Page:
displaying the results of said searching to a user.
15. The method of claim 14, further comprising:
said e-mail client sending a search request indicating said user specified note to said e-mail server;
said e-mail server performing said searching in response to receiving said search request; and
said e-mail server sending the results of said searching to said e-mail client.
16. The method of claim 1, further comprising:
sorting a set of e-mail messages by their associated user notes; and
displaying the results of said sorting to a user.
17. The method of claim 16, further comprising:
said e-mail client sending a sort request to said e-mail server;
said e-mail server performing said sorting in response to receiving said sort request; and
said e-mail server sending the results of said sorting to said e-mail client.
18. A method, comprising:
providing, by a web-browser based e-mail client, a user interface for collecting user supplied text;
generating, by the web-browser based e-mail client, a custom note from said user supplied text;
generating, by the web-browser based e-mail client, custom note information,
wherein said custom note information comprises information for identifying an e-mail message with which to link, and
wherein at the time said custom note information is generated, said custom note is not linked to said e-mail message;
sending, by the web-browser based e-mail client, said custom note and note information to an e-mail server, wherein said custom note is linked with an e-mail message on the e-mail server, wherein the e-mail server stores information identifying the e-mail message and indicating that the e-mail message is linked to said custom note, wherein said e-mail message specifies a sender and specifies a recipient of said e-mail message, wherein said recipient is distinct from said sender; and
receiving, by the web-browser based e-mail client, the e-mail message and said custom note from the e-mail server according to a user preference indicating that said custom note should be included in said e-mail message for said web-browser based e-mail client,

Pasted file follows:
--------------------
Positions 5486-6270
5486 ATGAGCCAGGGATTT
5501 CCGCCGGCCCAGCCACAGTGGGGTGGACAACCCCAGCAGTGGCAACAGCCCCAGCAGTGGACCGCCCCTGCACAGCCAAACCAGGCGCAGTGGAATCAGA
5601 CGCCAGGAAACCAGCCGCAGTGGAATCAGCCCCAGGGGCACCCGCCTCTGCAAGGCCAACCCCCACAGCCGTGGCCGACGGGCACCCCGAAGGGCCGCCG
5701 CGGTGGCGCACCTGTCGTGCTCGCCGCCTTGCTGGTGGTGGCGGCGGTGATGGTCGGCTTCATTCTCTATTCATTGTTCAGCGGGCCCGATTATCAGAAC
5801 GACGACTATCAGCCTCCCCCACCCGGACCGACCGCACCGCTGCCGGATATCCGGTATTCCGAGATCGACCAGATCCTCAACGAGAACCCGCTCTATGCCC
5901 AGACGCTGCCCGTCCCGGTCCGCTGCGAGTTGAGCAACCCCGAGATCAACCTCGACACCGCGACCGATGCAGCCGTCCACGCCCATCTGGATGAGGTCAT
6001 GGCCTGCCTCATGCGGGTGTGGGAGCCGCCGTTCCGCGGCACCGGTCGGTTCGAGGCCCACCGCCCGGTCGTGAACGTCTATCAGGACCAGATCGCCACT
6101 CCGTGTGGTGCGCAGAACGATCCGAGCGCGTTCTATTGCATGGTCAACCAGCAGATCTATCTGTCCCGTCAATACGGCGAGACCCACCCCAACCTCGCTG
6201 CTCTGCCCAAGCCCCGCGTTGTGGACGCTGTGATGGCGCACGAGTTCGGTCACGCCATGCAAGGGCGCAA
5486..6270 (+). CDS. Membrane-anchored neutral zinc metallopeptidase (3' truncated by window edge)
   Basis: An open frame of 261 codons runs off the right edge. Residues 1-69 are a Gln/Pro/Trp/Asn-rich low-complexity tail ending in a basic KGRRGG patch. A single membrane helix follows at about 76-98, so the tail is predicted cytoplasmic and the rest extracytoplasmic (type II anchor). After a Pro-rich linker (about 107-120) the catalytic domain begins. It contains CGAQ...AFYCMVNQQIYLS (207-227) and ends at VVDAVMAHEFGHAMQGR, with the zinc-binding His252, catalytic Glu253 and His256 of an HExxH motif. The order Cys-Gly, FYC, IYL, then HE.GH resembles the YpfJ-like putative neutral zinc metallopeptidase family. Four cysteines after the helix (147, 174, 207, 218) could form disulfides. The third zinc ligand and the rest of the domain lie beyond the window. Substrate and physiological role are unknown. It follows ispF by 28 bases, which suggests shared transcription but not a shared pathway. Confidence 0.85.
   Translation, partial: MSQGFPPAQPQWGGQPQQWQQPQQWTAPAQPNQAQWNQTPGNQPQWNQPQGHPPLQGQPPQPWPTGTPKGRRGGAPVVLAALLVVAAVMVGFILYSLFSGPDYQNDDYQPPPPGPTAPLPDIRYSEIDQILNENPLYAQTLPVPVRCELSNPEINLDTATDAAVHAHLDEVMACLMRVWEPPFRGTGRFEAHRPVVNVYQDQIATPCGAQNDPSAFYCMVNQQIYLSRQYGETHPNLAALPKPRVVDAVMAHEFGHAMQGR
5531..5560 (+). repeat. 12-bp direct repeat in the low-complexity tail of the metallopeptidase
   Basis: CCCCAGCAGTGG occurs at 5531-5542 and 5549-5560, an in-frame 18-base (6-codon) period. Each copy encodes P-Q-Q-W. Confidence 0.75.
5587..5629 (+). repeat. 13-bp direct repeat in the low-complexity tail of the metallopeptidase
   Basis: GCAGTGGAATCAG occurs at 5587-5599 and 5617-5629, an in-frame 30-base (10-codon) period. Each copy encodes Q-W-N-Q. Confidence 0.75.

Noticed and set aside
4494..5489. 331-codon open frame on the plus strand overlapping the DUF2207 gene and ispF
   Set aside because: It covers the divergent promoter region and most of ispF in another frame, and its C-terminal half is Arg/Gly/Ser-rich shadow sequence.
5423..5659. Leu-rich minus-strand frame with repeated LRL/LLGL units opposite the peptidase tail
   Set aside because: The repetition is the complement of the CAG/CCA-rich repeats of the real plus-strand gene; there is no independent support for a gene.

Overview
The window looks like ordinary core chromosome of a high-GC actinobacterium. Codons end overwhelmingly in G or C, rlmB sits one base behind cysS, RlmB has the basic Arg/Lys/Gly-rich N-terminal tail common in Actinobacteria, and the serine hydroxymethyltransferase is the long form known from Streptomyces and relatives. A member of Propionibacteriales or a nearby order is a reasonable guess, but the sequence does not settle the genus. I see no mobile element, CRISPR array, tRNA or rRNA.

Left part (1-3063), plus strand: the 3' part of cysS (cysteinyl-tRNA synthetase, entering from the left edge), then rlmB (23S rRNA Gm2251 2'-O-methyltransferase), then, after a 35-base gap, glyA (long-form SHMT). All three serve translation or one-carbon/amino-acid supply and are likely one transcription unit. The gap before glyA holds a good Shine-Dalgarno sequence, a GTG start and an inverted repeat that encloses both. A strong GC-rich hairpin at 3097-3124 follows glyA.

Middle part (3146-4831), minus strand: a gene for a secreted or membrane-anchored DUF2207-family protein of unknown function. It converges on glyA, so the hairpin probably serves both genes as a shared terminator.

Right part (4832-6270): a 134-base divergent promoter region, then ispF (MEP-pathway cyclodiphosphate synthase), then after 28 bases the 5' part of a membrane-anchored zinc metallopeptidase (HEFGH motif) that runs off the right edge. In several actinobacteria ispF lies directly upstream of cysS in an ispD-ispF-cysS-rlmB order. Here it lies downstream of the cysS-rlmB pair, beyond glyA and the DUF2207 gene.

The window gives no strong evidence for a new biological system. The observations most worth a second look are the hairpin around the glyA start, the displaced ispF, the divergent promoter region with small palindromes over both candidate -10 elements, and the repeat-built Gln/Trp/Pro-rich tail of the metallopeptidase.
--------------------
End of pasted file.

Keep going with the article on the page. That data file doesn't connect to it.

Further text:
wherein said custom note is included as a field value of a header field of said e-mail message,
wherein said custom note is one of a plurality of notes, and
wherein which one of said plurality of notes is received is determined based upon said web-browser based e-mail client.
19. The method of claim 18, further comprising the web-browser based e-mail client replacing the user supplied text of the custom note with different user supplied text.
20. The method of claim 18, further comprising the web-browser based e-mail client deleting the custom note.
21. The method of claim 18, further comprising:
said web-browser based e-mail client storing said note; and
said web-browser based e-mail client receiving said e-mail message in a future e-mail session.
22. The method of claim 18, further comprising:
said web-browser based e-mail client supplying said custom note to said e-mail server; and
said web-browser based e-mail client supplying said custom note information to said e-mail server.
23. A device, comprising:
a processor; and
a memory coupled to said processor comprising program instructions configured to:
receive a note,
wherein said note is a custom user note comprising user supplied text;
receive, by an e-mail server, note information,
wherein said note information comprises information for identifying a received e-mail message with which to link, and
wherein at the time said note information is received, said note is not linked to said e-mail message;
receive, by said e-mail server, said e-mail message from a sender, wherein said e-mail message specifies said sender and specifies a recipient of said e-mail message, wherein said recipient is distinct from said sender;
store said note on said e-mail server;
link, on said e-mail server, said note with said e-mail message,
wherein said note and said e-mail message are linked based on said note information, and
wherein said linking comprises storing, by the e-mail server, information identifying said e-mail message and indicating that said e-mail message is linked with said note; and
subsequent to said receiving said e-mail message, supply said e-mail message and said note to an e-mail client for said recipient of said e-mail message,
wherein said e-mail message and said note are supplied to the same e-mail client,